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Mother Sues Confinement Centre In Johor After Baby Came Home With 2nd Degree Burns



Source: Info Roadblock JPJ/POLIS | FB

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A mother of a 26-day-old baby is disappointed and angry with the management of a mother-and-baby confinement centre after her baby came home with burn marks on the back of his body.

According to Sinar Harian, Tan Xin Ping, 25, from Taman Istimewa, said the manager of the confinement centre had previously promised to pay RM45,000 in compensation for 12 months for the negligence of one of his caregivers so that the case would not be taken to court.

Tan Xin Ping, who is a housewife, said that the confinement centre only paid RM14,733 for three months as of January since the incident occurred back on 26 October 2020.

“During those three months, I had to call the manager of the care centre to ask for compensation. The care centre seemed to want to pay as this was their negligence.

Initially, when the incident occurred, the three babysitters at the care centre did not admit to inflicting burns on my son while bathing him. However, when I lodged a report at the Larkin Police Station the same day, one of the babysitters in their 30s confessed,” she said.

She added that after the incident and in a state of confinement, she had to take her baby to the Puteri Johor Bahru Specialist Hospital before being detained and receiving treatment for four days.

She and her husband, Oon Yem Hao, 30, regrets the irresponsible attitude of the confinement centre who did not take their baby to the clinic or hospital immediately as soon as he was exposed to hot water. According to Kosmo!, the baby suffered from second-degree burns due to the incident.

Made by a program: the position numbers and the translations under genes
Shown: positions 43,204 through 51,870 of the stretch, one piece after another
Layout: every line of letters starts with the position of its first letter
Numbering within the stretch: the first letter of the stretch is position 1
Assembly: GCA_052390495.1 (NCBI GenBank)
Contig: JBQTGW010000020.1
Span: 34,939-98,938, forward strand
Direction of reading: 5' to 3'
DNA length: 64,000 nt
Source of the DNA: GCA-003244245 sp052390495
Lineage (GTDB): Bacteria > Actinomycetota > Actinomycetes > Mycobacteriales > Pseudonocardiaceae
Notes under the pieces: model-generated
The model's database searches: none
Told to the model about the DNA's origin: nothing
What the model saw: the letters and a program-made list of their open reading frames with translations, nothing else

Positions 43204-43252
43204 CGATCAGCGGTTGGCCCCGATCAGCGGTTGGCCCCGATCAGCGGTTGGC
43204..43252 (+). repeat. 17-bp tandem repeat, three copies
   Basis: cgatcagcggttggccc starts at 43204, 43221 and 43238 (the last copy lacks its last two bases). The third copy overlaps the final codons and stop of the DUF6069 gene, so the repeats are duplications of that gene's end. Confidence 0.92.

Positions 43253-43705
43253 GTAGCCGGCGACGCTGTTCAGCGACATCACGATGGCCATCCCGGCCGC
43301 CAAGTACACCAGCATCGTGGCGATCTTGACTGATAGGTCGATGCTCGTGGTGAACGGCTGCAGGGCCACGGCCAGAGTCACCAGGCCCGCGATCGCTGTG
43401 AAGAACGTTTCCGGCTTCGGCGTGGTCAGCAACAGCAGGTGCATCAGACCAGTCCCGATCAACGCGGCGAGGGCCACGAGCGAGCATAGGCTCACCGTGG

“I went to the care centre after paying for the confinement package there and for the care of my baby. After this incident, I left the confinement centre.

In the agreement, the care centre agreed to pay RM45,000 as compensation, refund the treatment package, the cost of treatment at the previous hospital including the cost of follow-up treatment and vaccination for my baby but since January it has not been paid,” she said.

Therefore, she and her husband are determined to take court action against the confinement centre to teach them a lesson as well as to be more responsible after this, to ensure that the same incident does not happen again.

MCA Public Complaints Bureau chief Lim Thow Siang said the local authorities (PBT) and police needed to investigate whether the confinement centre had a licence for the service.

He said the problem needed to be given serious attention even though the incident was believed to be the first of its kind to occur there. He added that action taken may include setting new standard operating procedures (SOPs) for such confinement centres.

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